How has the rise of social media affected your job?

The rise of social media and the related importance that news media now place on breaking news on their websites has made our job more difficult. While we could once pretty much depend on the daily and weekly news cycles in trying to plan our work, news is now a 24/7 beast that must be fed.

Sticking with social media, is disinformation getting harder to fight?

Disinformation is much more difficult to fight because of the rise of social media. Once a story containing incorrect information gets out there and gets some legs underneath it, it can be extremely difficult to get folks to pay attention to the real facts. Specific to WCU, sometimes we find ourselves so busy playing a game of whack-a-mole and trying to deal with false information or half-truths on social media that we don’t have the time to focus on the tasks that we really had planned to tackle that day.

Can you describe an unsung hero or two at WCU you wish the public knew more about?

I would characterize my two lunchtime walking partners – Phil Cauley, associate vice chancellor for undergraduate enrollment, and Keith Corzine, associate vice chancellor for campus services – as “unsung heroes.” They’ve been at WCU longer than I have and have played critical roles in the growth of WCU. Vice Provost Carol Burton has been a calm and steady voice for the academic side of the institution, and I was so very glad to be able to recently announce that Chancellor Kelli Brown had appointed Interim Provost Richard Starnes to the role of provost on a permanent basis, as he has helped guide WCU through the choppy waters of a pandemic. Now that I think about it, Phil, Keith, Carol and Richard have one big thing I common – they all are alumni of WCU who bleed purple and gold. And finally, the hard-working crew that has kept WCU’s ancient steam plant operational through a combination of duct tape, bailing wire, hard work and a little bit of good luck for several years – they are definitely unsung heroes.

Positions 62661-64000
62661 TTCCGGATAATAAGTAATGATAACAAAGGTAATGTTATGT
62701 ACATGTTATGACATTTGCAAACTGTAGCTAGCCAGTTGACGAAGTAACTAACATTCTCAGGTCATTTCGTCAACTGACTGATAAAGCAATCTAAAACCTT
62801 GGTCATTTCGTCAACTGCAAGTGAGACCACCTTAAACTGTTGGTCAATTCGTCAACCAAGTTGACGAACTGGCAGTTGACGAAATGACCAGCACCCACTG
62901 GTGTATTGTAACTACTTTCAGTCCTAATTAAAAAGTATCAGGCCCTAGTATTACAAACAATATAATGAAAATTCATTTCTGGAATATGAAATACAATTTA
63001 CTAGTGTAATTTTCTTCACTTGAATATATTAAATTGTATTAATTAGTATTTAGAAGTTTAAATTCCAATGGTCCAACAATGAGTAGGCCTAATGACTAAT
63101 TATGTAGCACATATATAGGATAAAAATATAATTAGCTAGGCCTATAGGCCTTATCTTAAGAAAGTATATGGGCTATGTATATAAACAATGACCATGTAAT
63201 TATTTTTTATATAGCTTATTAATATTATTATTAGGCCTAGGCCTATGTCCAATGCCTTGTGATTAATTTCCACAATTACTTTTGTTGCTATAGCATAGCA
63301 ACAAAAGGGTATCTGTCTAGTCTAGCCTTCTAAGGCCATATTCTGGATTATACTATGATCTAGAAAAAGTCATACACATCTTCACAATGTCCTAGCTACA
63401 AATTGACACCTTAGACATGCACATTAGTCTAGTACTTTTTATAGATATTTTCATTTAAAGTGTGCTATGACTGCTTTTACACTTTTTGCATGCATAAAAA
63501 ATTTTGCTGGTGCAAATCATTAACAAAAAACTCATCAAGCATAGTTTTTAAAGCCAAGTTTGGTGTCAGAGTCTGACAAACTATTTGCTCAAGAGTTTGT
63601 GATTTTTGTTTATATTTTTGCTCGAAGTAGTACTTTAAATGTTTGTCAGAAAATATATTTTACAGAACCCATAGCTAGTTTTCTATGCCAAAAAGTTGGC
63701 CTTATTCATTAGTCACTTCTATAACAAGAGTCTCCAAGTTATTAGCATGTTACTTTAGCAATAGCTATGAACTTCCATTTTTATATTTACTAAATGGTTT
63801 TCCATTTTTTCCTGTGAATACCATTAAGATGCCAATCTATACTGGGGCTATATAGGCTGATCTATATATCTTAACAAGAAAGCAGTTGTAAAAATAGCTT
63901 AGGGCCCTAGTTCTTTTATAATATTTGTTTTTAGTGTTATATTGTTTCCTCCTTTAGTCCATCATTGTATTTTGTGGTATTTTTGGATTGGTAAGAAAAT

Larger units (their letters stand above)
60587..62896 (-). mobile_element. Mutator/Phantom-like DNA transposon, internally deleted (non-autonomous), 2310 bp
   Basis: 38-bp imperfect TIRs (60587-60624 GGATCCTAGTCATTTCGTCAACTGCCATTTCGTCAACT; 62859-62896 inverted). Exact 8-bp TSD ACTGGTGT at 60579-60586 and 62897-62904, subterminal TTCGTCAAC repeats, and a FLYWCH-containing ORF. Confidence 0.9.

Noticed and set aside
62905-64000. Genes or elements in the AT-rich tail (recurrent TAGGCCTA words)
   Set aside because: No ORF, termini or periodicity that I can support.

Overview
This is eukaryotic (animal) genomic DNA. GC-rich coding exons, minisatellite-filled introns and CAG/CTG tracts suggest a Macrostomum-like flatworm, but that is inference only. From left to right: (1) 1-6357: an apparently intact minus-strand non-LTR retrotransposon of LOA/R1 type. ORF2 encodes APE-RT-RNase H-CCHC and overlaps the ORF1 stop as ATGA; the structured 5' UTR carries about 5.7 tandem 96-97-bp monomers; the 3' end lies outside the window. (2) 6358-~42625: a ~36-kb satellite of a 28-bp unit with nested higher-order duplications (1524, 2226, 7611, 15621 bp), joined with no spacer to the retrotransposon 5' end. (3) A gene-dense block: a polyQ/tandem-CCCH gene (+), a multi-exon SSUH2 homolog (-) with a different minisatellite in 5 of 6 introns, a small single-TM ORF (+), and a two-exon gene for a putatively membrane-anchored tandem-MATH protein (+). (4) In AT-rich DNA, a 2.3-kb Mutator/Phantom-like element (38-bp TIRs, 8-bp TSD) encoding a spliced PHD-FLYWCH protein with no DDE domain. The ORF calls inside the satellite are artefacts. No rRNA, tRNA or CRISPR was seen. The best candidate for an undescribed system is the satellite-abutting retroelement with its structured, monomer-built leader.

Any parting words?

I have spent most my career working at WCU. Heck, I’ve worked here for more than half of my entire life. WCU has become part of who I am, part of my personal identity. This place has provided an education to my wife and daughter, and to several in-laws and nieces. It has provided employment opportunities and internships to my daughter and son and, earlier in her career, to my wife. Although I am a graduate of UNC-Chapel Hill — and I would not trade my experiences there for anything — I have come to believe that I might have been better suited for a place like WCU. As a first-generation college student, I think I would have benefited from the smaller class sizes and close faculty-student relationships offered at WCU.